The amount of bone required will determine the type of grafting materials to be used. If the area to be grafted is relatively small, biocompatible bone products can be used (called an Allograft). If the area to be grafted is larger, a bone from the patient is used (called an Autograft).
Bone grafting is a routine procedure that can be used in a variety of treatment situations, and may help rebuild lost bone and improve the appearance of your smile.
Treatment of Periodontal Disease
Periodontal (gum) disease is one of the leading causes of tooth loss. Plaque and tartar that build up on the teeth contain bacteria, which cause tissue inflammation and destroy the supporting bone around the roots of the teeth. Periodontal disease can be treated by either a surgical or non-surgical approach, depending on how advanced the disease process is.
In most cases, removal of this bacteria using a non-surgical approach is the initial step in treatment. This initial phase in the treatment of periodontal disease is scaling and root planing. Scaling involves the removal of the bacteria and other debris from the crown and root surfaces of the teeth. Root planing involves smoothing the root surfaces of the teeth, in areas where they have become rough due to tartar. Antibiotics are sometimes used in addition to this non-surgical therapy and may be given in oral-systemic doses or can be placed directly into the gum pocket.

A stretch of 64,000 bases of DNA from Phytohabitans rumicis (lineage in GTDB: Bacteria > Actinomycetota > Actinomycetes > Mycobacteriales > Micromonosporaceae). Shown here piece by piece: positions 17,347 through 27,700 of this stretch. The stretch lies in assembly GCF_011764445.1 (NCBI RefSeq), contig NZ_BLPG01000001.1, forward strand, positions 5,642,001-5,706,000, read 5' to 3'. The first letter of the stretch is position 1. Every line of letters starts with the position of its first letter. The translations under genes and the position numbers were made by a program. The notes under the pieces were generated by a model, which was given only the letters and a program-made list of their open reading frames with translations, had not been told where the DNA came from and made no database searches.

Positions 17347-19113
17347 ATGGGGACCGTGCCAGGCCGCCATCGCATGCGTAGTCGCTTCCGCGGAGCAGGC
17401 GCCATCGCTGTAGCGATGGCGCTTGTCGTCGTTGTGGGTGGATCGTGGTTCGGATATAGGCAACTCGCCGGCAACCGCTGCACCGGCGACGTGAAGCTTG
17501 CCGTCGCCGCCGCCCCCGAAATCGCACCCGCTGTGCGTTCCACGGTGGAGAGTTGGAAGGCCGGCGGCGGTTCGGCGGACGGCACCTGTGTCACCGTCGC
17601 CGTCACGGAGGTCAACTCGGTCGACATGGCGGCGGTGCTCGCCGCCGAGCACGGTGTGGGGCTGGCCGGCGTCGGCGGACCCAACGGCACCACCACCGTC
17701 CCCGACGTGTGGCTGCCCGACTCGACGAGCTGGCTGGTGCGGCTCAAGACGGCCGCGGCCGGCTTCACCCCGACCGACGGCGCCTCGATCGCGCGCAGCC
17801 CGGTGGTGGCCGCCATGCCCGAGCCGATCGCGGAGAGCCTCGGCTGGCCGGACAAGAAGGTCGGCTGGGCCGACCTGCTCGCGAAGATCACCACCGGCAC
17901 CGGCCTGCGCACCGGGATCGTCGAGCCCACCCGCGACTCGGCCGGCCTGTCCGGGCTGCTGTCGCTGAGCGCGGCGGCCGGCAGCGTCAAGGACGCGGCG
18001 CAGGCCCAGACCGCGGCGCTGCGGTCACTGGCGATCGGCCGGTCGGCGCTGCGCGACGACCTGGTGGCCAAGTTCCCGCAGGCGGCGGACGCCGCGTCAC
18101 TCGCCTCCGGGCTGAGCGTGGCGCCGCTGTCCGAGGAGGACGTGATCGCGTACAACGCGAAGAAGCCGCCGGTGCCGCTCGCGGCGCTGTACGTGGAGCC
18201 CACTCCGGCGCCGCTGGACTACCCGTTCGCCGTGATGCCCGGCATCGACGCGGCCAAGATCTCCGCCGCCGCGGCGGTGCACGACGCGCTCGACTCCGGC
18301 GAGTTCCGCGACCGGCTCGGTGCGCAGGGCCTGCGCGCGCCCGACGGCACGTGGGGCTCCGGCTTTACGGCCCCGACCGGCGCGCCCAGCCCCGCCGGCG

Depending on the severity of the disease process, some individuals require a local anesthetic for the scaling and root planing appointment. This treatment involves a deep and thorough cleaning around the roots of the teeth, and although this deep cleaning cannot restore the lost bone and tissue, it can prevent the disease process from advancing and help to prevent tooth loss. Once the teeth have been thoroughly cleaned, the disease process is slowed, however, proper home care is a vital component of successful treatment.